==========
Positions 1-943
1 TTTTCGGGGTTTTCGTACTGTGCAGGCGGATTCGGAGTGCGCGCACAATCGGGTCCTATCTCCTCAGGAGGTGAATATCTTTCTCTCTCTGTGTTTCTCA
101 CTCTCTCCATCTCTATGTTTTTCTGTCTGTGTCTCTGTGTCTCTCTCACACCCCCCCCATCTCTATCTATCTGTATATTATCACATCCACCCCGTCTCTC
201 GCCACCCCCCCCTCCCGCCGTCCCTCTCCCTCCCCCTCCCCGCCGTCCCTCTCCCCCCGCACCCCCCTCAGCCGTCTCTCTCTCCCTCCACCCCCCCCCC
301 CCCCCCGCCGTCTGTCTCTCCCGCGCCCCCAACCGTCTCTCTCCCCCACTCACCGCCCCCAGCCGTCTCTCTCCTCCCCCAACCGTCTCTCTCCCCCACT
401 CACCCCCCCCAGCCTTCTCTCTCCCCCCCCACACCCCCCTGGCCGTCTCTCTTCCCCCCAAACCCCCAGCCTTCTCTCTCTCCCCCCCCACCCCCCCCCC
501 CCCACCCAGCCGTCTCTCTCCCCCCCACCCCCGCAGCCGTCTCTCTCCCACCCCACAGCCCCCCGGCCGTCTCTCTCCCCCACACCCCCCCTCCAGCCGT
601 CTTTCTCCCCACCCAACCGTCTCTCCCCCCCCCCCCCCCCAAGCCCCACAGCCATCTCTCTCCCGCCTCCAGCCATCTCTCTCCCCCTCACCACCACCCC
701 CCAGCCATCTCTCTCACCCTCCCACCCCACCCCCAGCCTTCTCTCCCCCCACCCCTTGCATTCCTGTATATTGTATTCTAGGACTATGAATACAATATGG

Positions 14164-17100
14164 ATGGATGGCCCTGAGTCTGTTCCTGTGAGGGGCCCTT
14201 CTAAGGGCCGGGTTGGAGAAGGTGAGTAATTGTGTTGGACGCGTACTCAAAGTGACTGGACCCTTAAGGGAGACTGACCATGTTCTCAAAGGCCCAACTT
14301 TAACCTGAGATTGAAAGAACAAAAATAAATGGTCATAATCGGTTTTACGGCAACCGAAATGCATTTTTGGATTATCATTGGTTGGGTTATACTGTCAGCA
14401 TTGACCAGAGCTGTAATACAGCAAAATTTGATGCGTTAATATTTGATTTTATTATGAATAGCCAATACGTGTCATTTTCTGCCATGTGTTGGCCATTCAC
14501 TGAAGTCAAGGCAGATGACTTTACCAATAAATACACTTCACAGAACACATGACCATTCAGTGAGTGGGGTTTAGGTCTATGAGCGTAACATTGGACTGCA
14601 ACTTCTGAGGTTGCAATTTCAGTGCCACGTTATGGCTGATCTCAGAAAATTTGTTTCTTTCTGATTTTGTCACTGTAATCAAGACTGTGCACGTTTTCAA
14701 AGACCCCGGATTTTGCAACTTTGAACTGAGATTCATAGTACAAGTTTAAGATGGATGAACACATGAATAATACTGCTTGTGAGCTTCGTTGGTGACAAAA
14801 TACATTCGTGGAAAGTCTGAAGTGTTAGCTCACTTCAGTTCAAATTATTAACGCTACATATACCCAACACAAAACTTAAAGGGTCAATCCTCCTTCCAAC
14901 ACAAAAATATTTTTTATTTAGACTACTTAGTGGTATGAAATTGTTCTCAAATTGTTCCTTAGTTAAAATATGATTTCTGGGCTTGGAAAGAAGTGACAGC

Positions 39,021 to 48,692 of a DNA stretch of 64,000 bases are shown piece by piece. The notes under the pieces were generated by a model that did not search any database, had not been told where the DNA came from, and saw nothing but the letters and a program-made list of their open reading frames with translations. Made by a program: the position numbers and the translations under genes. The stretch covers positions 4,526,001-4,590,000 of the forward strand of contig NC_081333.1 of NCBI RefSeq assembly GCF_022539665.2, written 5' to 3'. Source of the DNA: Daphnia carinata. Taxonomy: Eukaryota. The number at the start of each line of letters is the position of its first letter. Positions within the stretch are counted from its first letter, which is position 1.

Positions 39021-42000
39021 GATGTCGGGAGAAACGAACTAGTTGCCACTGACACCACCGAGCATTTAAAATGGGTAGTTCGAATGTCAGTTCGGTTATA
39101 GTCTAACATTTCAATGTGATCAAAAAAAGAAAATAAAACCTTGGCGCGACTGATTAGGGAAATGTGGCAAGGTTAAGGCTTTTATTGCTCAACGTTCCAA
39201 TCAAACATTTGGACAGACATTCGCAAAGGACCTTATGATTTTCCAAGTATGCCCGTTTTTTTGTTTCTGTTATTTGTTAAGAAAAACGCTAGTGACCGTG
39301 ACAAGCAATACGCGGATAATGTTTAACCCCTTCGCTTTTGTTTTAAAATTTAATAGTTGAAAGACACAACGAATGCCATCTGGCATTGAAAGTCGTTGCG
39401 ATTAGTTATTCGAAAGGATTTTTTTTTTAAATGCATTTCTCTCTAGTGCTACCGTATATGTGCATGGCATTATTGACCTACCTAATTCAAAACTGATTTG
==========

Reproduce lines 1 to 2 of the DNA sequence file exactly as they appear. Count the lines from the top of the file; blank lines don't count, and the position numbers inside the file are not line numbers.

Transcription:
Positions 1-943
1 TTTTCGGGGTTTTCGTACTGTGCAGGCGGATTCGGAGTGCGCGCACAATCGGGTCCTATCTCCTCAGGAGGTGAATATCTTTCTCTCTCTGTGTTTCTCA